June 24, 2001 —
The Lebeck Oak at Fort Tejon, with Peter Le Beck's gravestone.
Little is known of Peter le Beck (alternately Lebeck or LaBeck or Lebec) except that he was probably a trapper from France who was killed Oct. 17, 1837, by a bear, presumably a grizzly, and buried under an oak tree on the grounds of what would later become Fort Tejon (next to the former hospital and commissary).
Lt. Robert S. Williamson.
Lt. R.S. Williamson camped at the same oak grove in 1853 while on his mid-1850s mapping mission for a practicable railway route from the Mississippi River to the Pacific Ocean. Geologist William P. Blake accompanied Williamson's party and writes (1857):
The surface of the valley is covered with a luxuriant growth of grass, and a deep soil supports groves of magnificent oak trees, some of them eight feet in diameter. ... One of the large oaks bears the following inscription, cut deeply into the hard wood: "Peter le Beck, killed by a bear, Oct. 17, 1837." A broad, flat surface was hewed upon the trunk, and well smoothed off before the letters were cut. It is a durable monument.
The area was garrisoned by the United States Army a year later, on Aug. 10, 1854, as Fort Tejon, the first military fort in the interior of California. The inscription in the oak tree proved not to be as "durable" as Blake predicted. Ann Zwinger, in John Xántus: The Fort Tejon Letters, 1857-1859, (University of Arizona Press, 1986) writes:
In twenty years, by the time Xántus was there [May 1, 1857 - Jan. 14, 1859], the tree had covered with bark the bare spot which held the inscription. A group called the Foxtail Rangers from Bakersfield removed the bark in the 1880-90s and found the inscription in reverse on its underside. ... They also exhumed Lebec's body and returned it to its grave.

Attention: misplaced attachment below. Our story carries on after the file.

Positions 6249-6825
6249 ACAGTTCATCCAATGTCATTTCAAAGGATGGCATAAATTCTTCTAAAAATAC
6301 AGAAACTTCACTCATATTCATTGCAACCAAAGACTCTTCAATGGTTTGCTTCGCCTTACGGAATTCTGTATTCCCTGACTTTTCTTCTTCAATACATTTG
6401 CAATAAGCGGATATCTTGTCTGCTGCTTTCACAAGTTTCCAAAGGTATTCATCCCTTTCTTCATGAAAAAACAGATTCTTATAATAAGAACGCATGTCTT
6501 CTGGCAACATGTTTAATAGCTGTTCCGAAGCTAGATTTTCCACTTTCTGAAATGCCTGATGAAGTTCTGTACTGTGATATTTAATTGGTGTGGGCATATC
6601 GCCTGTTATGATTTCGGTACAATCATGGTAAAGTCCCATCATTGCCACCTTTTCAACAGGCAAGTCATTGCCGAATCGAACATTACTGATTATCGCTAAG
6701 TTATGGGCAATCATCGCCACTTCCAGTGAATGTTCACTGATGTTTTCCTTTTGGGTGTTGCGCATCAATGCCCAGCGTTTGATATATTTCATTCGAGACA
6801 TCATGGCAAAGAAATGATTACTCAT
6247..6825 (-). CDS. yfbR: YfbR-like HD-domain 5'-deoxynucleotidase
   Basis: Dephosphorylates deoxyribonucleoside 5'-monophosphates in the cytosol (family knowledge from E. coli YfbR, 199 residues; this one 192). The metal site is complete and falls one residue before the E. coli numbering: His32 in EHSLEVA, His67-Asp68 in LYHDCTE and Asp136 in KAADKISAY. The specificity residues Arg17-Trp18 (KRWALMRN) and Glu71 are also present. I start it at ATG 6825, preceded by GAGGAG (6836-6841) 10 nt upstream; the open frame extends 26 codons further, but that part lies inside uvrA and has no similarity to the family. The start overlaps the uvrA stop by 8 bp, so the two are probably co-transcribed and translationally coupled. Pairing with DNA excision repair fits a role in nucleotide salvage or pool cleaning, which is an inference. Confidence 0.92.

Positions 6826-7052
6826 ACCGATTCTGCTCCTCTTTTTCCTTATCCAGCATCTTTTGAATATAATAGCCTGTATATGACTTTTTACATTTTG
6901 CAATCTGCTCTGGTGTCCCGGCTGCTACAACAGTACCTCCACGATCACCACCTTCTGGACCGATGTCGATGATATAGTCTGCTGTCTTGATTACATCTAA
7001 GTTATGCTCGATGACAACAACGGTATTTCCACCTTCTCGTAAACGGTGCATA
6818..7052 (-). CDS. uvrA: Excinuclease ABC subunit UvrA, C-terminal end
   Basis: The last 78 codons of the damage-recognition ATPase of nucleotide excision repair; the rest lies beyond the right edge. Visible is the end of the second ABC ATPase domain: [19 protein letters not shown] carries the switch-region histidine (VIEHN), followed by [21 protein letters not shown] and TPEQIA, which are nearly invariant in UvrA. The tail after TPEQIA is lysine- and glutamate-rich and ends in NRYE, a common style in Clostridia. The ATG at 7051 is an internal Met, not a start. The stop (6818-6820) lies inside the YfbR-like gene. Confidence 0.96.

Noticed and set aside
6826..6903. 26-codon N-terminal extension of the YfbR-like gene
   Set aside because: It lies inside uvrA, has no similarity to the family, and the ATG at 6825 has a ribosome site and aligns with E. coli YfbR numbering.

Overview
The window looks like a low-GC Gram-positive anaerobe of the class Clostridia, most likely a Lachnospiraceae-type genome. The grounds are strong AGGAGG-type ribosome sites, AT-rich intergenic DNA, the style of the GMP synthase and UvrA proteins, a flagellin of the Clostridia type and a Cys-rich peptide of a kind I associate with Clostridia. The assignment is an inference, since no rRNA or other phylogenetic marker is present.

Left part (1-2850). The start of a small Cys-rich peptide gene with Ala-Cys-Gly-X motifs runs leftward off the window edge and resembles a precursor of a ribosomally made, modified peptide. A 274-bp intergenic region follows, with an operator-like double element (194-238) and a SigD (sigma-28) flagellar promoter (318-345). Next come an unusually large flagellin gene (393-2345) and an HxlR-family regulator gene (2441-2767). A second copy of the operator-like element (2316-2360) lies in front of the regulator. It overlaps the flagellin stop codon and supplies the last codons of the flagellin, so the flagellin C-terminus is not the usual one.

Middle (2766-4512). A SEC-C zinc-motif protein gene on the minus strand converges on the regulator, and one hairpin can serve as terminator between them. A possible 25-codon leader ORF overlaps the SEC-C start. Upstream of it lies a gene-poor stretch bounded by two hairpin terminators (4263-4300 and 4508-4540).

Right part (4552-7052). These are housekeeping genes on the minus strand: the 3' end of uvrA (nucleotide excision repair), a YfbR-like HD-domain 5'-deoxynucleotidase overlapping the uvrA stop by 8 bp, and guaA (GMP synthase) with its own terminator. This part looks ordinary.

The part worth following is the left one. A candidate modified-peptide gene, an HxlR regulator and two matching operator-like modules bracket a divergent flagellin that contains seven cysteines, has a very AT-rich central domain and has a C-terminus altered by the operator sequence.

The bark is now (2001) encased in the U.S. Forestry ranger station at Fort Tejon, where a marker relates that the reverse lettering was found when "a lady of the Foxtail Rangers" removed it from the tree in 1889.
A proper headstone was placed beneath the Lebec Oak on April 5, 1938 — a century and change after Le Beck's death — as a more "durable" epitaph for the body buried there. Preceded by the words "In Memory Of," it replicates the precise inscription that had been carved into the tree, as follows: "PETER LEBECK / KILLED BY A X BEAR / OCTR 17 / 1837."
While it's conceivable that "X" could mark the spot, it more likely denotes the type of bear. "X" was common shorthand for a grizzly.
"Bec," incidentally, is French for "nozzle."